It is only in relatively recent history that the classical repertoire has ossified.

      This is bad.

      I applaud anyone who programs new music. I am lucky in that a local regional orchestra has made a name for itself by commissioning and presenting new music in almost every subscription concert. I applaud this, and I subscribe in part because of this. I may or may not applaud any individual work on its merits, but I am glad to encounter new music. We need new music.

      What a shame that you have closed your ears to new music.

      1. John Borstlap says:

        A very apt comment.

        But: in former times there were receptive value frameworks in place, shared by composers, performers, commissioning parties and audiences, functioning as an instrument of communication and judgement. The formation of the existing ‘classical repertoire’ is the result of repeated testing by performance and judgement, which is only possible in the context of such value framework. Where composers break down the framework, the doors are opened to all sorts of nonsense, abusing the goodwill of any well-meaning performing bodies prepared to give new things a try. The result is a bad image of any new music, BEFORE it has sounded. Therefore, the initiative of the NY Phil is incredibly courageous and in the same time, dangerous. It is to be hoped that the audience will remain loyal to the orchestra.

        1. William Safford says:

          Thank you.

          However, I disagree with your opinions re frameworks being dispositive to audience appreciation, and to the worthiness of the music.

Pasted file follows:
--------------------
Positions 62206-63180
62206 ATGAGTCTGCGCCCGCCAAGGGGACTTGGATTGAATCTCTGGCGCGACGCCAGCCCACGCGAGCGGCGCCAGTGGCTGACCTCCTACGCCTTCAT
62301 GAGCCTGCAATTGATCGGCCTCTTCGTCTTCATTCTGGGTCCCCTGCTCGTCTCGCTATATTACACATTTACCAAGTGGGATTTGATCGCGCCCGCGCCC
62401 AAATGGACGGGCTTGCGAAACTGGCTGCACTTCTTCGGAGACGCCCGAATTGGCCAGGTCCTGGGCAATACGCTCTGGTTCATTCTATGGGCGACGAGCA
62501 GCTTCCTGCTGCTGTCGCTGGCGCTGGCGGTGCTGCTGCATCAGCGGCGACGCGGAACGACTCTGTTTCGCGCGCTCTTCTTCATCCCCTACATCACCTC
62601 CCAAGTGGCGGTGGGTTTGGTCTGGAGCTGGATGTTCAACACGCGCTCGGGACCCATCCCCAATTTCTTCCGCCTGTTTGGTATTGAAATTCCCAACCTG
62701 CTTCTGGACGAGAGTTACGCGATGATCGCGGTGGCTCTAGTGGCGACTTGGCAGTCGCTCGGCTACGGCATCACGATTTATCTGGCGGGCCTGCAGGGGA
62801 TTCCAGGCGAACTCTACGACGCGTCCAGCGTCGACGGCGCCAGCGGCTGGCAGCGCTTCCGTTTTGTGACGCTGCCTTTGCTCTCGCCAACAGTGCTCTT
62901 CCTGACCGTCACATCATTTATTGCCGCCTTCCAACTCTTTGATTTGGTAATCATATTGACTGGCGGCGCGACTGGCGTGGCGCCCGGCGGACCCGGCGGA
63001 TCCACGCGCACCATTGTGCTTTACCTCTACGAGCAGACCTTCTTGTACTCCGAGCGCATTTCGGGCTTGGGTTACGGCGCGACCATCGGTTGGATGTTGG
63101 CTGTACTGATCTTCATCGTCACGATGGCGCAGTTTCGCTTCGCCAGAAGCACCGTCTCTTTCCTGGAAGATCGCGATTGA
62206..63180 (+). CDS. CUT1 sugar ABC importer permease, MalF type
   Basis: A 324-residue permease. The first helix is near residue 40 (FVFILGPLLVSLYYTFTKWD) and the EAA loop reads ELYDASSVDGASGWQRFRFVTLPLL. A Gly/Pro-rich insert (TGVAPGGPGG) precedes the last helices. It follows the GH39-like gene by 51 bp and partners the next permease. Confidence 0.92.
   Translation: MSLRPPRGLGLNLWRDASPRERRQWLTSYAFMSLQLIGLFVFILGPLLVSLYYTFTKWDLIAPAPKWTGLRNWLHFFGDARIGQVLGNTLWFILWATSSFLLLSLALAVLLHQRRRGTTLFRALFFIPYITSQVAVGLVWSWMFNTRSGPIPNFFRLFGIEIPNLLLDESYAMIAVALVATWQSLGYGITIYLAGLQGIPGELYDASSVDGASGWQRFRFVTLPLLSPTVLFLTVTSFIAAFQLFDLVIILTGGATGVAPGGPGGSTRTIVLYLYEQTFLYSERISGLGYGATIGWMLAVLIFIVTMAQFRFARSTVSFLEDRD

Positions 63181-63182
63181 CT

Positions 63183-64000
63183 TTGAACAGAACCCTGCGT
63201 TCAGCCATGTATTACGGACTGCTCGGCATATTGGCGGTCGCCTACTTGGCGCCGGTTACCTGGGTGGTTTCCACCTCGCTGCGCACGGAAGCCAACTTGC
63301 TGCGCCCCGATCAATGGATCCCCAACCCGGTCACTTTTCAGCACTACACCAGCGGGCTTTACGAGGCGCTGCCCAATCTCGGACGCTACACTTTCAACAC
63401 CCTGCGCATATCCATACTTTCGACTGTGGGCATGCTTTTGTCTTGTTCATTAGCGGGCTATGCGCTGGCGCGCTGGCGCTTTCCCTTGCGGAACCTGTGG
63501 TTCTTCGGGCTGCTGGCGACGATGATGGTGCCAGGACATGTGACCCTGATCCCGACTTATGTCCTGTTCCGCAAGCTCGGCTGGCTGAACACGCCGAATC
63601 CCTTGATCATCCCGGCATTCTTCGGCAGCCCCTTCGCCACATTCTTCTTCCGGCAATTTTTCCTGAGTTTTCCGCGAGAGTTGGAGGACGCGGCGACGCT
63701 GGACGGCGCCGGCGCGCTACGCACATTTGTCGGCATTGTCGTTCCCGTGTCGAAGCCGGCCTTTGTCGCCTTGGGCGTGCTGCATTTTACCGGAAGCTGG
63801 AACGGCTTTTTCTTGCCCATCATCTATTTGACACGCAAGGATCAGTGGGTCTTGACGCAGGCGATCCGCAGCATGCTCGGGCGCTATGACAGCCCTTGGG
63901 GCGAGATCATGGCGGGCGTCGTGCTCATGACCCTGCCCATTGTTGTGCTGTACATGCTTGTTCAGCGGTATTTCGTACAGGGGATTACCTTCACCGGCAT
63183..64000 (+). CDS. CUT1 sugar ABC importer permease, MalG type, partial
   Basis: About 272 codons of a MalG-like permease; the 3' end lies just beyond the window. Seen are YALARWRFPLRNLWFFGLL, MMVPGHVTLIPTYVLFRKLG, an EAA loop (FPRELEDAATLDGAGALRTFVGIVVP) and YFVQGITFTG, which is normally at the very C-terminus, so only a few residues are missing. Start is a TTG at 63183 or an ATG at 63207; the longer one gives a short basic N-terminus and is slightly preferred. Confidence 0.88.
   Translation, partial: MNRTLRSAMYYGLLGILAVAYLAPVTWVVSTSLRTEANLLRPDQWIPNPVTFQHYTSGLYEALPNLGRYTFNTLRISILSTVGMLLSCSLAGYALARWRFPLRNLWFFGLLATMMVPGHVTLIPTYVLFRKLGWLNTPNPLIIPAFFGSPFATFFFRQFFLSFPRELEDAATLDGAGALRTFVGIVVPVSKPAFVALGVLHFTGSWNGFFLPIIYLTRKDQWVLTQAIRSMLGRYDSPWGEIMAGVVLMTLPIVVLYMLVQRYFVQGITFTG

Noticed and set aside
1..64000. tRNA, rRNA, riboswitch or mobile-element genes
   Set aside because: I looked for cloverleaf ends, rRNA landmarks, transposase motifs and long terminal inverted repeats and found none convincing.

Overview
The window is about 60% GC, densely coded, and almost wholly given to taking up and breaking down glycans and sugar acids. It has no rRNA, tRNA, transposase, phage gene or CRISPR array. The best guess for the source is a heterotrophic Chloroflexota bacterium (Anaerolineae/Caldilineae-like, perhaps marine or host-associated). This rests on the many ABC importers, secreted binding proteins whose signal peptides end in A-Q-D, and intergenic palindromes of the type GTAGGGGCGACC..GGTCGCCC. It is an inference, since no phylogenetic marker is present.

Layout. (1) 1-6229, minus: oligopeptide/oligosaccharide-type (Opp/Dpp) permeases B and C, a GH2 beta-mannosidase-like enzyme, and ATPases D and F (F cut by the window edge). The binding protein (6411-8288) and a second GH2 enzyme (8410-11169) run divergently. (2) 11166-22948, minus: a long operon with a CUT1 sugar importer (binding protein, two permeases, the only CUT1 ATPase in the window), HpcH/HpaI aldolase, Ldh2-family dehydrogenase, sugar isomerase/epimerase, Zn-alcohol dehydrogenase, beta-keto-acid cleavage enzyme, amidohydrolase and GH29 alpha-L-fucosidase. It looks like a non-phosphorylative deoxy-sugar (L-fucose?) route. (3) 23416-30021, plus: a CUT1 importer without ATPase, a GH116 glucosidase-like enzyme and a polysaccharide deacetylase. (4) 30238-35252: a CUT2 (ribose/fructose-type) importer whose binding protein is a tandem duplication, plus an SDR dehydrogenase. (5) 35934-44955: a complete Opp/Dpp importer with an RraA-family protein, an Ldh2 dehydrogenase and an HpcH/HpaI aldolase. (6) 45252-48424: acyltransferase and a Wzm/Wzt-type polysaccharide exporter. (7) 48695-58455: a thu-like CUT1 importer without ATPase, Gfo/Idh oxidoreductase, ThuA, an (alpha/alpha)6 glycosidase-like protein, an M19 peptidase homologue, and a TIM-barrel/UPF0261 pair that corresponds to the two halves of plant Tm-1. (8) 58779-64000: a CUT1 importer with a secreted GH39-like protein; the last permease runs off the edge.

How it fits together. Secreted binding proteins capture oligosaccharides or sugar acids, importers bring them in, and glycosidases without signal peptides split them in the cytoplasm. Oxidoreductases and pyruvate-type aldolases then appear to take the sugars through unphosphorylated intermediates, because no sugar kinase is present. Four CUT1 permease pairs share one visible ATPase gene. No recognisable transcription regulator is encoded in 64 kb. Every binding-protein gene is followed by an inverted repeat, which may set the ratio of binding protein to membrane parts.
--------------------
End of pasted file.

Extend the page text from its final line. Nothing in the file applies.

One does not need to be a follower of Adorno to see that it is entirely possible for music to be progressive, to transcend your “frameworks” — or, better, to create new frameworks.

          There have been major upheavals in western classical music, and the audience has often followed. Look at the transition from polyphony to figured bass in the early 17th century. Look at the enduring popularity of the Rite of Spring. In smaller ways, look at the upheavals that Beethoven brought to the table, or Wagner, or verismo opera, or the popularity of galant music, or many other sub-genres.

          Also look to the enduring popularity of reactionary music, such as that of Bach. It can cut both ways.

          And, of course, there is such a thing as bad music, irrespective of genre. (I’m so glad that I haven’t yet had to perform Wellington’s Victory!)

          That said, people can and do bring their prejudices to the concert hall; just look at Ross for one example. For another, I still remember, about fifteen years ago, bringing my parents to a Schoenberg concert at Carnegie Hall. I practically had to drag my mother kicking and screaming to it. The program? Gurrelieder. Mom fell in love with it, and thanked me profusely at the end.

          I do agree, though, in the importance of the audience as one leg of the triad of the composer, performer, and listener. (The Sessions book is on my list of books to re-read.)

          People who reject new music out of hand abdicate their role in this process.

          1. John Borstlap says:

            Maybe you’re right.

            But: with ‘value framework’ is not meant the various different stylistic contexts you mention, but the agreement, by all parties, of the nature of the underlying dynamics of tonality, narrative, etc. which makes musical works understandable and performable. The Sacre is, in this sense, equally musically effective as Machaut and Mozart. These are differences within the value framework…. And where a new framework is developed, which is, by all means, fully legitimate, it will be another field of experience next to the existing one, like sonic art next to music. But mixing the frameworks leads to destruction – like an economic framework forced upon a musical one leading to the erosion of musical culture (i.e. the purely economic assessments of music performance while leaving-out its core value).

            You cannot have a healthy, thriving pluralism if the boundaries between the things that make-up the pluralism are dissolved: then, there is nothing left to define as ‘pluralistic’, but only a mass of indefinite nonsense. (Look – hear – around.)